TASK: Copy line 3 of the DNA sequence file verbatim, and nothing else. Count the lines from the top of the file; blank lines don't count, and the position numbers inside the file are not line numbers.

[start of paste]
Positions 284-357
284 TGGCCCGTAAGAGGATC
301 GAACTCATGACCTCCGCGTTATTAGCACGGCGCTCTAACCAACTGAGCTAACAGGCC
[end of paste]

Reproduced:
301 GAACTCATGACCTCCGCGTTATTAGCACGGCGCTCTAACCAACTGAGCTAACAGGCC